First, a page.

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The Divine Indifference

THEE are times in history when a mortal chill seems to fall upon the human soul. A deadly suspicion spreads abroad that man is, after all, in a universe that is deaf and dumb to his prayer. The impression gains that morality and spirituality ; faith, hope, love all the things that make life precious and holy are phenomena simply of our owi consciousness, and that there is no evidence of there being anything corresponding to them outside. Men argue that our moral code is provincial, that its writ does not run beyond given boundaries. It is valid for certain spheres of human conduct. It is, for instance, correct to say that industry produces prosperity, that sobriety and frugality promote health, while dissipation induces disease; that love and self-sacrifice have what seems an ennobling effect upon our sensibilities. But how far does this carry as related to the immeasurable realm outside P Nature appears to know nothing of our morality. She slays wholesale, and in her slaying takes no heed of ethical distinction. When the ship goes down, or the earthquake engulfs the city, the pious and prayerful are swept away just as remorselessly as the murderer and the thief. People living sheltered lives may dream of love as at the heart of things ; but the man on a raft in the pitiless Atlantic, or staggering, lost and hopeless, to his death in the Australian bush, finds no suggestion of this friendliness.

There are times, we say, when such considerstions come upon men with crushing force. The earthquake at Lisbon, it is said, made multitudes of people atheists. It is strange, by the way, to remember that the call to faith in view of that catastrophe was given in Europe by no other than Voltaire, who wrote a poem counselling silent and trustful resignation in face of an inscrutable Providence. In events of this kind Nature seems to outrage our best instincts. We should not wonder if the survivors of the tidal wave at Galveston found their faith as well as their property submerged. At such times men echo Carlyle's outburst, "God sits in heaven and does nothing ! " And history often staggers us as much as Nature. We picture to ourselves what happens in a single twenty-four hours on this planet hideous massacres in China, the kidnapping of slaves in Central Africa, the brutal orgies repeated every night in the great cities, with their engulfinents of virtue, their defiance of God; these things happen, and there seems no outside response, no faintest sign that any moral sensitiveness beyond our own has thereby been touched.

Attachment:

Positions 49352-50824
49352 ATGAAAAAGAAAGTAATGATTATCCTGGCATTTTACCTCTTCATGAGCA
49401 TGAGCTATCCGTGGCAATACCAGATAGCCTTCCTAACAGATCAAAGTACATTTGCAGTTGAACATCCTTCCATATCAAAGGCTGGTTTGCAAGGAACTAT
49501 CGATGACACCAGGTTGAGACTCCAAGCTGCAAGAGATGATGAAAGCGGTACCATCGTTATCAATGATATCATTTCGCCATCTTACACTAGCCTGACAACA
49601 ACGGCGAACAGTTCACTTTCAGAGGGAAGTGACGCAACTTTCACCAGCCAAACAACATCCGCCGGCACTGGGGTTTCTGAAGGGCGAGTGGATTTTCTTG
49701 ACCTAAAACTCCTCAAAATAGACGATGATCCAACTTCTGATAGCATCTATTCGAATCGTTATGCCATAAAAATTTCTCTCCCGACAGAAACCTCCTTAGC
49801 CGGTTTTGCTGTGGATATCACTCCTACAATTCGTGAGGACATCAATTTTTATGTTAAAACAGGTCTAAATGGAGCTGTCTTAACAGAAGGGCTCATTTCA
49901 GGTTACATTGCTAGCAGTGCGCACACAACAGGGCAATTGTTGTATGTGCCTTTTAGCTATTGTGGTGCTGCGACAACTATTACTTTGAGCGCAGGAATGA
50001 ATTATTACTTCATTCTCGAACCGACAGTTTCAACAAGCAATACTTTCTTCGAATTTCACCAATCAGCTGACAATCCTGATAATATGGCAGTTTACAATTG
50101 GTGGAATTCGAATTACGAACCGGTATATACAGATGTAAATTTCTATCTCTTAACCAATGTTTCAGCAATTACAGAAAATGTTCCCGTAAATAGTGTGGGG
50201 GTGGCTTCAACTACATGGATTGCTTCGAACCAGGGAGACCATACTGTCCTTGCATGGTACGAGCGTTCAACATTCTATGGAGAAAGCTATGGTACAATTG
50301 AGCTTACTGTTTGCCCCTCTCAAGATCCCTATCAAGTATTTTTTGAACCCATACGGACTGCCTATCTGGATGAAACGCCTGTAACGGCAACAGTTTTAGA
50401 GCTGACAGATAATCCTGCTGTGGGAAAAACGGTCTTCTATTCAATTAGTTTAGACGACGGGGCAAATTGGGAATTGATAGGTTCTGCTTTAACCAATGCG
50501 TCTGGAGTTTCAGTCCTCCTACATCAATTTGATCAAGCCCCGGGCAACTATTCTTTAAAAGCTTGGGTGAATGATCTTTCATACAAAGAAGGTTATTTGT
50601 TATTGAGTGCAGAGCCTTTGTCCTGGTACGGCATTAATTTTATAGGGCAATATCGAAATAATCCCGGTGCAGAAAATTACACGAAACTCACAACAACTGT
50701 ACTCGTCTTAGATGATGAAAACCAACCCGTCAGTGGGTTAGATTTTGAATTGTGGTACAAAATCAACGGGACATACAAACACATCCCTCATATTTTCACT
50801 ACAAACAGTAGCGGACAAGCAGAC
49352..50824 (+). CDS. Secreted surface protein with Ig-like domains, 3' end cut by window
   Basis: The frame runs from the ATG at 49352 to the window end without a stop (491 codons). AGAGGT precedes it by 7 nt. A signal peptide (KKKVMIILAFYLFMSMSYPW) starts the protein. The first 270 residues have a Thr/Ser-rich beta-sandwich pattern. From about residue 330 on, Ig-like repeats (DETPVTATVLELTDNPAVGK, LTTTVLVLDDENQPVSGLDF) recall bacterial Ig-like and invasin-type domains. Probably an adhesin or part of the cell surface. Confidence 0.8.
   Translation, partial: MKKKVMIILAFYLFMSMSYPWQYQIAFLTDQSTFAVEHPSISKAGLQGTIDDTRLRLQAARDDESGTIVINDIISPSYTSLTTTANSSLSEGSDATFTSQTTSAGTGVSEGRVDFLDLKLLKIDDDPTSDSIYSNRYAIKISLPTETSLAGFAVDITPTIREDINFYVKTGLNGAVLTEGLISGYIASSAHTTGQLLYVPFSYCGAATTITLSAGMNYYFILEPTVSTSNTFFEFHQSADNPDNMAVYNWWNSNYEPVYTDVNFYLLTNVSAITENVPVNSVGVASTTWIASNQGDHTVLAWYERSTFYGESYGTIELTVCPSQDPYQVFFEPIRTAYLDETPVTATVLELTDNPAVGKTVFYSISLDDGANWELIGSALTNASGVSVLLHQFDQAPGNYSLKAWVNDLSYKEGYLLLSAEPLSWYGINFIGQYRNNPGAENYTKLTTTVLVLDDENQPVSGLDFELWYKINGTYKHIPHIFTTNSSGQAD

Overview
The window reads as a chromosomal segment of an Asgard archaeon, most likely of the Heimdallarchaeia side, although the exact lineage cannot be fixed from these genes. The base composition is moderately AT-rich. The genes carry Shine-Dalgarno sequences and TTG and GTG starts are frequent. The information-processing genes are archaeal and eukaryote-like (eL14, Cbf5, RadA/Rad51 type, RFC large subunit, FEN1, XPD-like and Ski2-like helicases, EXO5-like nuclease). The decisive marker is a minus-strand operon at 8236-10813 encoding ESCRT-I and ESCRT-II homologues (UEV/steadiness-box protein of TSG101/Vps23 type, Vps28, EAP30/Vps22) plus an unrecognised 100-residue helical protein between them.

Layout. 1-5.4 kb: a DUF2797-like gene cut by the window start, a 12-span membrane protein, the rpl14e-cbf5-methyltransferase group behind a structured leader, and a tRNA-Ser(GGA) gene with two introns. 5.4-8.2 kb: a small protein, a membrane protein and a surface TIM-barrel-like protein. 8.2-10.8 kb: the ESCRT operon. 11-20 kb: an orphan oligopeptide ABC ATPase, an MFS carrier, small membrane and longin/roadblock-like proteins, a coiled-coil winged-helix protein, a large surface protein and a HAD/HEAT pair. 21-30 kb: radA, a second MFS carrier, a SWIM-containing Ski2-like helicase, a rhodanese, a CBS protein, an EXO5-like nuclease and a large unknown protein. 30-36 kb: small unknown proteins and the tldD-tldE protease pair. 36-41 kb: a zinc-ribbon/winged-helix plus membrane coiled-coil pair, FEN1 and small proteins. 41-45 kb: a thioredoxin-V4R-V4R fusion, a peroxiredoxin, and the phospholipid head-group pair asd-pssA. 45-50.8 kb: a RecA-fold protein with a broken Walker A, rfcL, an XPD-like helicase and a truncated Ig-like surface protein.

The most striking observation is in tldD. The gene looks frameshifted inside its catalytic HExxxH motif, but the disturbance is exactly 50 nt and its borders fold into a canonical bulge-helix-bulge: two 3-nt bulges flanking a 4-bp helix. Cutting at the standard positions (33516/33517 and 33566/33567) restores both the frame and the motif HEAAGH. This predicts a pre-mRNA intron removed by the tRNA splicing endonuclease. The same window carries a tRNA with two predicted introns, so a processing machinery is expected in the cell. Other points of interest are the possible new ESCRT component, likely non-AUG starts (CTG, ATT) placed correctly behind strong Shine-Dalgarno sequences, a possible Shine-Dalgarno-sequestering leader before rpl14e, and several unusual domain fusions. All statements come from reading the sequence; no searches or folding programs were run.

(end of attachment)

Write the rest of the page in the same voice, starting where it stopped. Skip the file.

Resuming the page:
Brooding of this kind is very rife to-day, and it has produced the singular result of a religious scepticism that has morality for its chief support. Man has become conscientious, but cannot find a conscience in the universe. He thinks himself better than his world, and is ready to propose an evangelistic mission amongst the unseen powers. The modern mind shows us in every direction the bewilderment into which it has fallen. It serves us up afresh the denials of Lucretius, and the despair of Omar Khayym. It repeats Heine's scoff at the world as " an age-long riddle which only fools expect to solve." It lowers its conception of God to the "Fortuna omnipotens et ineluctabile fatum " of Virgil, or declares with the messenger in the Antigone that "it is but chance that raiseth up, and chance that bringeth low, . . . and none foretells a man's appointed lot." The heavens offer to it the grim spectacle of Innumerable, pitiless, passionless eyes, Cold fires, yet with power to burn and brand His nothingness into man.

A Nietsche treats man as a mere passing phase of existence, a Watson as Nature's chance child :

Through untold aeons vast
She let him lurk and cower ;
'Twould seem he climbed at last
In mere fortuitous hour,
Child of a thousand chances 'neath the indifferent sky.

And yet in all this the chief puzzle to us lies not in the world-problems that are presented, but in the fact that men in such numbers, and often of such conspicuous ability, should so misconceive the whole question. For, when everything is said, what does this supposed evidence about "the Divine indifference " amount to P Looked at narrowly, it resolves itself into a series of surface appearances of really no weight as against the other side. We will not linger here in the region of the too obvious, otherwise we might point out that to grumble because the good man as well as the evil perishes in a shipwreck or falls from a precipice is to impeach one of our best friends and safeguards. The unvarying action. of the laws of Nature may drown a man here and there, or break him in pieces at the bottom of a cliff, but what kind of a world should we have if this uniformity ceased, and gravitation pulled up or down at any man's whim or need ? Our navigation, our building, our engineering, the whole of our mechanical arts, the whole progress of the sciences ; more than that, the whole education of the mind, its forethought, its calculation, its coolness, its courage, depend upon the faith we have in Nature's guarantee that she will keep to her course and not deviate at random from her established line of things.